Patients with congestive heart failure, chronic kidney disease, acute kidney injury, and diabetes often have trouble managing their fluid status - meaning the level of water in their bodies. When away from the hospital, patients often become fluid overloaded and present with peripheral and pleural edema, rapid weight gain, and other symptoms the cause them to be rehospitalized, and thereby increasing medical costs, having poorer patient outcomes, and even increasing mortality.
We believe that patients can take their own care into their own hands and using an affordable, easy-to-use tool, monitor their own volume status through simple maneuvers and recordings.
What it does
Fosco is the solution to that problem. It's a mobile app (currently on iOS but can be applied to Android as well) that helps patients check their weight, signs of peripheral edema, and signs of fluid in the lungs all by themselves. It's simple, easy to use, and most importantly, it employs multiple strategies to keep patients motivated and adhere to their monitoring through things like a weekly self-checkup, daily facts about their condition with applicable lifestyle suggestions, a buddy system to help friends and family keep the patient accountable, and a wealth of resources to help the patient stay educated on their health and the changes in healthcare related to them.
How we built it
The application was build on XCode and utilizes Swift (and SwiftUI) to make the most of iOS and all it has to offer. This includes communicating (with permission of course) with the health app for weight measurements so that patients have a seamless time use the app. The algorithm that analyzes the breath sounds during the weekly self-checkup was written in Python using the librosa library.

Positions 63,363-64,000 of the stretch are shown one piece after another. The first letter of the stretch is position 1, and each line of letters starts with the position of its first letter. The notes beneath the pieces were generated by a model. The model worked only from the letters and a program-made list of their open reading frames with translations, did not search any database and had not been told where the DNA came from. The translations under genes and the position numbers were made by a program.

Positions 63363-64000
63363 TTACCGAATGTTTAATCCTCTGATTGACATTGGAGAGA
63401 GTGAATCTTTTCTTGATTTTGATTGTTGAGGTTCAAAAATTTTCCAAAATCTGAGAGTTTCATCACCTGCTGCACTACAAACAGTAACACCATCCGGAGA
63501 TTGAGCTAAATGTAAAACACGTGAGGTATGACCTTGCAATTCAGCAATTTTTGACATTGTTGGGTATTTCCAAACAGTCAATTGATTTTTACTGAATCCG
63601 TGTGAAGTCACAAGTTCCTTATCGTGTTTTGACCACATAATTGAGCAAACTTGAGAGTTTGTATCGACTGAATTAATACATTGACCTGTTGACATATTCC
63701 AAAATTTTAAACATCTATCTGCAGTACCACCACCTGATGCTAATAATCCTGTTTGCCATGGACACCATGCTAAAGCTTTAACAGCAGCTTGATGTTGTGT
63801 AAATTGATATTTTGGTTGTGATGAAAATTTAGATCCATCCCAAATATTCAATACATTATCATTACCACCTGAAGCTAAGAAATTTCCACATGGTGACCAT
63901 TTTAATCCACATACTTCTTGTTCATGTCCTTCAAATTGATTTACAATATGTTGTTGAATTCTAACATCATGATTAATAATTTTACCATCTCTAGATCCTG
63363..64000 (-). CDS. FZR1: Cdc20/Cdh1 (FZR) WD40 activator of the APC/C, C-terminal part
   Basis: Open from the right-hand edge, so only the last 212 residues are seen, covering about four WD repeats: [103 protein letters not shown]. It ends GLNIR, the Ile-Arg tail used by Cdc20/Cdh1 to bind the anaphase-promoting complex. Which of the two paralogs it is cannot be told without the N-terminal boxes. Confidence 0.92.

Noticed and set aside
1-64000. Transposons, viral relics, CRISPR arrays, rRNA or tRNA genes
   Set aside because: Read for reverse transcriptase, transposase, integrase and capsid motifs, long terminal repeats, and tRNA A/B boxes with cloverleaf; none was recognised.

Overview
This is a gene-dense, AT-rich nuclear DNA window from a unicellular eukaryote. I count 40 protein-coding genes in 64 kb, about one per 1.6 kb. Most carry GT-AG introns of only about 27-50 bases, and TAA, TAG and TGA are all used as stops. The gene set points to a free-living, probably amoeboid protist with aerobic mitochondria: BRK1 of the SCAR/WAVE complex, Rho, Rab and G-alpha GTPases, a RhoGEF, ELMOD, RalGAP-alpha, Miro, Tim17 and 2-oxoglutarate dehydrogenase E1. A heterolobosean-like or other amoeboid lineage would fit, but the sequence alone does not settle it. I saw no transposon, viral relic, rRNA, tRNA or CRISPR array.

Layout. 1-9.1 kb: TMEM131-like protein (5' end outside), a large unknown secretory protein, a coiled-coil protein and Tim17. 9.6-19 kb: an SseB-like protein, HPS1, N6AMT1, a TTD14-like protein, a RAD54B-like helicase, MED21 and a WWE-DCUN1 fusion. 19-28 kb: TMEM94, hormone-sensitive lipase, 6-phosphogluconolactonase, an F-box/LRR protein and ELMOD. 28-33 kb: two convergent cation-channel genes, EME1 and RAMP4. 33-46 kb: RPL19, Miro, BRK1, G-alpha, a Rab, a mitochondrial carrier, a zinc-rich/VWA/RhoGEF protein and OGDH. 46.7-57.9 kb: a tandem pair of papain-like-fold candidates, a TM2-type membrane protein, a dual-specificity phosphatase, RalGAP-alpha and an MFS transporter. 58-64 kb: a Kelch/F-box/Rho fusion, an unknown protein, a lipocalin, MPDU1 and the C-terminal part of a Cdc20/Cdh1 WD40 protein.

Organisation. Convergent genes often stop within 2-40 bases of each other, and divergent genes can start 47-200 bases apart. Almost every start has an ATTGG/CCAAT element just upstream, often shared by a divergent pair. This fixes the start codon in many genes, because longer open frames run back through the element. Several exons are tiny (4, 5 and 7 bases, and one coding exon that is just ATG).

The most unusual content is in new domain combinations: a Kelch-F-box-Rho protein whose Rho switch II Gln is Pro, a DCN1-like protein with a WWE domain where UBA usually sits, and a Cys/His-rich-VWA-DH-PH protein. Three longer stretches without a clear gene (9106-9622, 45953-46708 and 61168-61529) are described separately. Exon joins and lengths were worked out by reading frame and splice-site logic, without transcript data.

Challenges we ran into
Time is most certainly a big constraint for any hackathon. Trying to debug the breath sound algorithm as well as working the the HealthKit IDE for communication with the Health app certainly posed several challenges.
Accomplishments that we're proud of
We have a unique team of a medical student, a psychology student, and an electrical engineer. We are really proud of making a working iOS application that truly integrates the psychosocial aspects of patient care.
What's next for Fosco
- Additional Languages
- Accessibility features
- Text to audio
- Potential JVP measure - Camera feature
- Connecting records to doctors
- Advice peripheral device as long as it is accessible and feasible for patient